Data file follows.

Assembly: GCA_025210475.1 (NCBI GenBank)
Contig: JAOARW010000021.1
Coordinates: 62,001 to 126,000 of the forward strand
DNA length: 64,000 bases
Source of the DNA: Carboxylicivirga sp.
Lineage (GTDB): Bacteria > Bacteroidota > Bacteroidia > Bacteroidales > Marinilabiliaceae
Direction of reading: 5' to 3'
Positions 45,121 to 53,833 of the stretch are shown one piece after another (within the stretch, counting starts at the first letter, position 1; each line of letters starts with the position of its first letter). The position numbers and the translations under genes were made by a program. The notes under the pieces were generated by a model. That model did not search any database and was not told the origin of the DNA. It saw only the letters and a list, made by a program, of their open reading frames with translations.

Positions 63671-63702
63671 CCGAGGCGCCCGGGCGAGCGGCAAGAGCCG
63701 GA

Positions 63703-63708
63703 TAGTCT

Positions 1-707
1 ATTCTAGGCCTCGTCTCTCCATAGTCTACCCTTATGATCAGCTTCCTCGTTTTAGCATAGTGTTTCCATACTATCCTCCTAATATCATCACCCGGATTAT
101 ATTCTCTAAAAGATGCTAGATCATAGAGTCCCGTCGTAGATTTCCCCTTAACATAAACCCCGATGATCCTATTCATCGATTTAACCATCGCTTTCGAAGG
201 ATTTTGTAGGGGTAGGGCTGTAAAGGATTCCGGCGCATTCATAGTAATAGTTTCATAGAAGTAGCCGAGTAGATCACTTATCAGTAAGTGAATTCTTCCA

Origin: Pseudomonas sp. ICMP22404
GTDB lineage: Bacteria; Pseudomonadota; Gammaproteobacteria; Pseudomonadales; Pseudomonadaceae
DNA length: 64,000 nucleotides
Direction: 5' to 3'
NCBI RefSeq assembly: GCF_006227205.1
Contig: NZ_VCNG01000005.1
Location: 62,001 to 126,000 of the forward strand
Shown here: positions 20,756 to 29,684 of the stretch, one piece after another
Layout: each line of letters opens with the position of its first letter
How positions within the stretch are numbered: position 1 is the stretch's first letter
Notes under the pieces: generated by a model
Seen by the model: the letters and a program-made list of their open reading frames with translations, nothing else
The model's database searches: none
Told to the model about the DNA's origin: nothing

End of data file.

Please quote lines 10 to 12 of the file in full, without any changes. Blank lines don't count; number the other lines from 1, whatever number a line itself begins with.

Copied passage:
63671 CCGAGGCGCCCGGGCGAGCGGCAAGAGCCG
63701 GA

Positions 63703-63708